Skip to main content

This pocket-sized sensor could help detect gluten in your food

pocket sized sensor help detect gluten food screen shot 2014 09 23 at 9 03 04 am
Good news for all you celiacs out there — a startup by the name of 6SensorLabs is currently building an affordable handheld device that will allow users to quickly and easily check foods for gluten.

Founded by MIT alums Shireen Yates and Scott Sundvor, 6SensorLabs has spent the past few years developing a chemistry-based method for detecting food allergens. To start, their first device will focus on gluten detection for people with Celiac Disease and gluten sensitivity, as well as non-allergic types who have simply embraced the recent anti-gluten zeitgeist.

RelatedThis tiny molecular spectrometer tells you the chemical makeup of foods

The design will undoubtedly undergo a few tweaks and changes before its finalized, but the gluten testing device will reportedly cost just $150, and consist of two parts: a sensor pod, and a number of single-use disposable testing units that users dip into their food. Once a sample is collected, the testing stick is placed in the pod, the device works its magic, and then beams the test results to your smartphone via Bluetooth. 6Sensorlabs is also building an accompanying smartphone app for the device which, in addition to displaying test data, will allow users to share test results with other users to educate them about which restaurant items are safe for those with food allergies or food sensitivity.

It’s still under development at this point, and but the company has recently raised a $4 million in seed funding to accelerate the process and help bring the product to market. If all goes well, they hope to start volume production sometime in early 2015. And gluten is just the beginning — In the future the company hopes to produce disposable testing pods for a wide range of different allergens, including things like dairy and peanuts. Find out more here.

Editors' Recommendations

Drew Prindle
Senior Editor, Features
Drew Prindle is an award-winning writer, editor, and storyteller who currently serves as Senior Features Editor for Digital…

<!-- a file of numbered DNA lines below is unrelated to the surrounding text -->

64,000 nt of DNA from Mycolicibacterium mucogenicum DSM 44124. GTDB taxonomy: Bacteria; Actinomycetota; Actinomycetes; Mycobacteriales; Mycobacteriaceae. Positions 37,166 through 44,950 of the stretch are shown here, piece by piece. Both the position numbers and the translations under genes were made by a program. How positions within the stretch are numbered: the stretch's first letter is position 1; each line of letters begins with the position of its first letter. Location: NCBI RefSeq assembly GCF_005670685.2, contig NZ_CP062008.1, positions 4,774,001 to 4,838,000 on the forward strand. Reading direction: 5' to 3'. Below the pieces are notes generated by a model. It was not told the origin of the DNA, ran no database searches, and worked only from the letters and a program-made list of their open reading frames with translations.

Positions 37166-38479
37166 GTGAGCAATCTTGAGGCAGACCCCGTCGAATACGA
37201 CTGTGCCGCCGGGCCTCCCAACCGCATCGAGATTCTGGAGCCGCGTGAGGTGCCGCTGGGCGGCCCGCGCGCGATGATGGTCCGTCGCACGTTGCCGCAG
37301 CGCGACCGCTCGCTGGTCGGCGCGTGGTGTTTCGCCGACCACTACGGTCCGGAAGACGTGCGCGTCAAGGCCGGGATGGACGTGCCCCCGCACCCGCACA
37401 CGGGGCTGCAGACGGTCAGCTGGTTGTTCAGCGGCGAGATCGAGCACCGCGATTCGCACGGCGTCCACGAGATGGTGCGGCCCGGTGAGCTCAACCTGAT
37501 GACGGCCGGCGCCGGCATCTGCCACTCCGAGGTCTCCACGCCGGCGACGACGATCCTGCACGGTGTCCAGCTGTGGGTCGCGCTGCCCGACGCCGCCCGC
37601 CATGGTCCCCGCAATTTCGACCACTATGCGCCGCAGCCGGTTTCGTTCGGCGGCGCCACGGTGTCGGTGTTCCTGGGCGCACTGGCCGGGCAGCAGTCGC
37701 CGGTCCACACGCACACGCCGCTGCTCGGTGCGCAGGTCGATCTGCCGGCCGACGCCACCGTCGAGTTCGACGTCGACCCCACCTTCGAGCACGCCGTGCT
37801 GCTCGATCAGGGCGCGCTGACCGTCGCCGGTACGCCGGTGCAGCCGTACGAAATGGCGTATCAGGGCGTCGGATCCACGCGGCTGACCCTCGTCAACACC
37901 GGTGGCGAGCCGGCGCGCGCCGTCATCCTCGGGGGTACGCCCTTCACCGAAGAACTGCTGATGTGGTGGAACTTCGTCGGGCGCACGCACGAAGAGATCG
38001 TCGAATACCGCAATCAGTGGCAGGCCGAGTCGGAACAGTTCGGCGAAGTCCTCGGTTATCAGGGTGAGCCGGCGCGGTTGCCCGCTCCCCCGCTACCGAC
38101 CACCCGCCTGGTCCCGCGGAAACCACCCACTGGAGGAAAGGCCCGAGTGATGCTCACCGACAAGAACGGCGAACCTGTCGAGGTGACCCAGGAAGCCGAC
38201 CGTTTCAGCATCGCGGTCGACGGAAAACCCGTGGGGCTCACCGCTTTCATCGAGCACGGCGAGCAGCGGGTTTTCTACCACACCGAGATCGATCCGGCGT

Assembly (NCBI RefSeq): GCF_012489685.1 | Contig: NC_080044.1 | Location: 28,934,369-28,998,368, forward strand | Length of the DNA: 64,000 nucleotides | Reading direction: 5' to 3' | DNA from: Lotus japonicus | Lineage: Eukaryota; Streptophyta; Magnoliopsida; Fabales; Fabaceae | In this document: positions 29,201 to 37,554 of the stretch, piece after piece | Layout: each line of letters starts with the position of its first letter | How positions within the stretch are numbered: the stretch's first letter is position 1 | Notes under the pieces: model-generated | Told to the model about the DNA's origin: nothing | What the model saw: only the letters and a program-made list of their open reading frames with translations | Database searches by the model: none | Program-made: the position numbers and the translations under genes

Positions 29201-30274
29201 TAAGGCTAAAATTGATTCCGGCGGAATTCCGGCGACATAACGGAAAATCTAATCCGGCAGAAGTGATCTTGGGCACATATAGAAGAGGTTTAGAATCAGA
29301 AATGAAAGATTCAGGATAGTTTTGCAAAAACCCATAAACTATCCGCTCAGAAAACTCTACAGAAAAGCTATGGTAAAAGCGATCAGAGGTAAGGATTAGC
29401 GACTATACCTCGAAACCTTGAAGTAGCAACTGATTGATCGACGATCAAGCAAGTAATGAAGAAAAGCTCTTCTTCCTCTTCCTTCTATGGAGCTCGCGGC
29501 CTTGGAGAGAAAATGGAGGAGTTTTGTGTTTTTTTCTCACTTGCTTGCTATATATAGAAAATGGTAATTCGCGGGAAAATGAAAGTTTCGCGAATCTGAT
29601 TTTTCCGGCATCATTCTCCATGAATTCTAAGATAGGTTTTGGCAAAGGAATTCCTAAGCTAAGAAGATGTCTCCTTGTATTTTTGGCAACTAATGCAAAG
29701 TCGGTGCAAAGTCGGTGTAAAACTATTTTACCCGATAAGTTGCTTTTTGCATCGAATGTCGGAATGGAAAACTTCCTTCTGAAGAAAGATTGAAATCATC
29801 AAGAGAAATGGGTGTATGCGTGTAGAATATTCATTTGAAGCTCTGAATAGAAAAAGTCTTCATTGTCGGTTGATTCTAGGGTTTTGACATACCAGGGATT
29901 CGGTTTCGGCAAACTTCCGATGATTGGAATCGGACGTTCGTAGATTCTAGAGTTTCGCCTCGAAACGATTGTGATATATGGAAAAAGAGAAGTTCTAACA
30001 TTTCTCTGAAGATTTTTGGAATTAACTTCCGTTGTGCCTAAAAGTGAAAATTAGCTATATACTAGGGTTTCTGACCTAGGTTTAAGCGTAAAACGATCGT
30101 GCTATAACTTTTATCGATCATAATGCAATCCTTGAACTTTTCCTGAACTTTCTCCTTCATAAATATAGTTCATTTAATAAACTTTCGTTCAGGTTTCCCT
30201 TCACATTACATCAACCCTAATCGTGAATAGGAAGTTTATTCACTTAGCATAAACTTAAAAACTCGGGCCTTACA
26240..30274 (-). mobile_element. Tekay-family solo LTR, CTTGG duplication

NutriBaby is a smart baby-food processor that keeps track of all your little one’s meals
nutribaby connect smart baby food processor ces 2017

Many parents I know don’t bother to buy baby food. They prefer to toss some food in the blender until it comes out into what is often an unappetizing green slop that gets smeared all over their children’s faces. The blender works pretty well, but there’s also a device, the Babymoov NutriBaby, that is specifically designed to produce baby food. The benefit is that it steams, defrosts, and blends, all in one. It also sterilizes and warms bottles.

The NutriBaby+Connect is the company’s forthcoming product and it was on display at CES. It looks a little different from the older version, as it now has a touchscreen. One side is a steamer, the other a blender. It’s also, as the name implies, smart. Using the Happeez app, parents can find recipes for the food processor, then start steaming or blending. It has a 6.3-cup capacity and three chopping speeds.

Read more
Get your vegan on: Whole Foods Market to sell Purple Carrot vegan meal kits
purple carrot whole foods market vegan meal kits kit

Looking for a vegan meal kit but don't want to wait for shipping? Starting today, Purple Carrot meal kits will be sold at Whole Foods Market. The rollout starts today at the Whole Foods Market flagship store in Dedham, Massachusetts, and will roll out to other stores in the company's North Atlantic region.

Purple Carrot meal kits include fresh ingredients for seasonal, chef-inspired and tested vegan recipes. The ingredients are pre-measured for the recipe, saving home cooks the time it takes to look up a recipe, search for or buy the ingredients, and premeasure. It's like having a personal sous chef who gets everything ready for you to cook yourself.

Read more
Surge pricing for food delivery could be coming soon
on demand food delivery surge pricing best apps

The law of supply and demand is taking on an additional dimension with on-demand services. In theory, prices should go up when demand is greater than supply. But theory goes out the window when it gets personal -- and that's how many feel about ridesharing-service surge pricing. Even so, it now looks like surge pricing is coming for food delivery services as well, according to Venture Beat.

The diminished supply in this case, by the way, isn't prepared food, it's the drivers who deliver the meals to hungry patrons.

Read more